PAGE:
Go behind-the-scenes of the mega-popular Being Boss podcast and brand. Lessons include: set partnerships carefully, take a stand for something, and “choose your choices.”
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This is an unofficial transcript meant for reference. Accuracy is not guaranteed.
Hello greetings. What's up. My name is crystal about this inside us will score caught something special forty today this is an extended kite. I think it's, our third or fourth extended cut of your number two, this is different from our normal daily episode, which of course comes out today as usual, but this episode of something extra special, it's a deeper look into one of our most popular episodes this year and of Merced was number four hundred four. It was called business. Bf turned Skype cause into six figure podcasting book deal. It was also known as the four hundred thousand dollar podcast because it featured a podcast and brand that earn more than ten and fifty thousand dollars in net income on foreign two thousand dollars revenue last year if an episode, I've got a lot of questions about it and for some reason I heard from a lot of people who said he I, when I started podcast no
here. What people want to you that, after listening to an episode about somebody making multiple six figures from about gas now through that process, I got to know one of the two co founders of this pact casting brand and since in I've had two or three other conversations with her. I've mentioned her once or twice in that way, recapture recently so for those who want to know more about how works is a special feature with more details about how they built his podcast. I think there's some good lessons here for anyone who is hoping to do something similar now, if you knew too, this'll school or because it's been a month since our last one every month, or so we have one of these special episodes diving into particular topic. The topic usually comes from our listener frequent questions that I'm getting, or in this case, an episode that was particularly popular that had more than we could explore? And we started this? there is an early twenty. Seventeen some previous extended cuts have included how to build a website and ninety minutes how to recover from a site hustle disaster, how to get a big deal out of the market. Your book and also how to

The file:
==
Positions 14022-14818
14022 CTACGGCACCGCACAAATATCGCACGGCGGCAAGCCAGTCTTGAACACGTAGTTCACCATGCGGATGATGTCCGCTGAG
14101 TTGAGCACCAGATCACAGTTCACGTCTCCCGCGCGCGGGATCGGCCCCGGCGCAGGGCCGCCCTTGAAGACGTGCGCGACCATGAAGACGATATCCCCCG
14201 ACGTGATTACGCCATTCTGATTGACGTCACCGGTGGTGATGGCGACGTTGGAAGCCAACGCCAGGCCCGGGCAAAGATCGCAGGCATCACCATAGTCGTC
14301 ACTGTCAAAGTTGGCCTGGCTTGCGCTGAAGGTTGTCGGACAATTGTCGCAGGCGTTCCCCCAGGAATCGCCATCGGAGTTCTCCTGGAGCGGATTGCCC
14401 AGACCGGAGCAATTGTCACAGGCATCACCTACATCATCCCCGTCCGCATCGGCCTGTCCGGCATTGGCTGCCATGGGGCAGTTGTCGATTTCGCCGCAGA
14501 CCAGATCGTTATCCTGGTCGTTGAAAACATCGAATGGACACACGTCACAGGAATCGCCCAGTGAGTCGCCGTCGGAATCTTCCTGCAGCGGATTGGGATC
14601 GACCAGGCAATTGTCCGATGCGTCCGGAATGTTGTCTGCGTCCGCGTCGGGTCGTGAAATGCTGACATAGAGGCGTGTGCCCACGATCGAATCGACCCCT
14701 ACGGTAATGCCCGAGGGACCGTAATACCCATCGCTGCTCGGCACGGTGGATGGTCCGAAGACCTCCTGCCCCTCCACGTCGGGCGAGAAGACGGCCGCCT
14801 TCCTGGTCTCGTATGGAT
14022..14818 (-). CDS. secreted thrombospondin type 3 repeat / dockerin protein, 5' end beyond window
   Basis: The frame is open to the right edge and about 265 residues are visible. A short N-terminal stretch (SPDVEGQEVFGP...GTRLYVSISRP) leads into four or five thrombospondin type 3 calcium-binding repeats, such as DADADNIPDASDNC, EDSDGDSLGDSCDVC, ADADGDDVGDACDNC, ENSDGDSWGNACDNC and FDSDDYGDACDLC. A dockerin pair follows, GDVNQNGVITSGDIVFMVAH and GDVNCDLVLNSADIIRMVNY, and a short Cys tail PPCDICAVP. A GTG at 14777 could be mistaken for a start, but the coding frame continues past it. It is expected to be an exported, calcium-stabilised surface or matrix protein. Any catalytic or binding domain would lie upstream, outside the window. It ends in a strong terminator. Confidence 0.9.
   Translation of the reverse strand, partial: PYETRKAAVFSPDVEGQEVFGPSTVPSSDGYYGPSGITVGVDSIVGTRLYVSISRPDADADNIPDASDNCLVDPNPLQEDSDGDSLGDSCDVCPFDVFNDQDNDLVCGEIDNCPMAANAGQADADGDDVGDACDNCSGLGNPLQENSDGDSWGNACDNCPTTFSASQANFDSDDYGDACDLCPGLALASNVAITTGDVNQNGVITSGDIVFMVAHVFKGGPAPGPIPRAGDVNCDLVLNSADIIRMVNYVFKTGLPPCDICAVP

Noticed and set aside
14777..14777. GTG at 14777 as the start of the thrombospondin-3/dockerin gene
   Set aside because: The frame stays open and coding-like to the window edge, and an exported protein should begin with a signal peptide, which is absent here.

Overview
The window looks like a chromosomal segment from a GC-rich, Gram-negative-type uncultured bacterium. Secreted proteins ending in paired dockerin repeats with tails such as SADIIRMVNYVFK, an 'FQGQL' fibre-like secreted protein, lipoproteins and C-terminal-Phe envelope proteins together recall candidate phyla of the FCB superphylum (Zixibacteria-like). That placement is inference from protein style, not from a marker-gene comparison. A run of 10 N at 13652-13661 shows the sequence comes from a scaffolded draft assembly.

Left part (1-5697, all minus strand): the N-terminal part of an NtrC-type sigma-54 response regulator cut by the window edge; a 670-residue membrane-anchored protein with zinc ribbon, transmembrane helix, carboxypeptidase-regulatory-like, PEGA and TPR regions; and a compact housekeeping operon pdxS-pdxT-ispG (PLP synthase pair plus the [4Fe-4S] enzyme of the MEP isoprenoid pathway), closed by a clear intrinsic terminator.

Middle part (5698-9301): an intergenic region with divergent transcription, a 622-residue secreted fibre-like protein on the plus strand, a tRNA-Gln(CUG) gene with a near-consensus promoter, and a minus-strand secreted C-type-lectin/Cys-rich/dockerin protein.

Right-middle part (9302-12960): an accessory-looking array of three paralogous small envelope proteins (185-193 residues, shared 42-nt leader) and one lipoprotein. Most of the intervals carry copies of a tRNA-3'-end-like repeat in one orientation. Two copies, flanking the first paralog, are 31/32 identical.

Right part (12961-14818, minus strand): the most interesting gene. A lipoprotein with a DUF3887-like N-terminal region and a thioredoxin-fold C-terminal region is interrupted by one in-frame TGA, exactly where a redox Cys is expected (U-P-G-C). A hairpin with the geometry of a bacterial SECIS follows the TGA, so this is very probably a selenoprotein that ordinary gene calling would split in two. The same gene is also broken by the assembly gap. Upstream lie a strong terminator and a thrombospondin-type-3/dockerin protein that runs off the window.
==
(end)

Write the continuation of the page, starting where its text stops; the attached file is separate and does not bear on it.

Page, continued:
got your own annual review, which is something I do every year in December, if you're interested in my check those out the links to all of them are successful. School dot com, slash extended ass, he s, T entity, eighty, all that content is
They re just like this episode today and we're gonna jump into today's episode. All about the special case study of a multi six figure podcast right after this message from our sponsor, which, by the way the sponsor allows us myself in our production team to bring this and all the other stuff. We do unsubtle school to you completely free. So I really appreciate them. Let's say thank you and in its look a bit more at this big success price, as mentioned, let's revisit a story that was very popular called s story. The turn. Fifty thousand our pie task, for, I think, was the forty thousand- are packed aspect tuner. Fifty thousand dollars of that was net income in for some reason, a lot of people are interested quick recap that episode to friends decide to record their business conversations.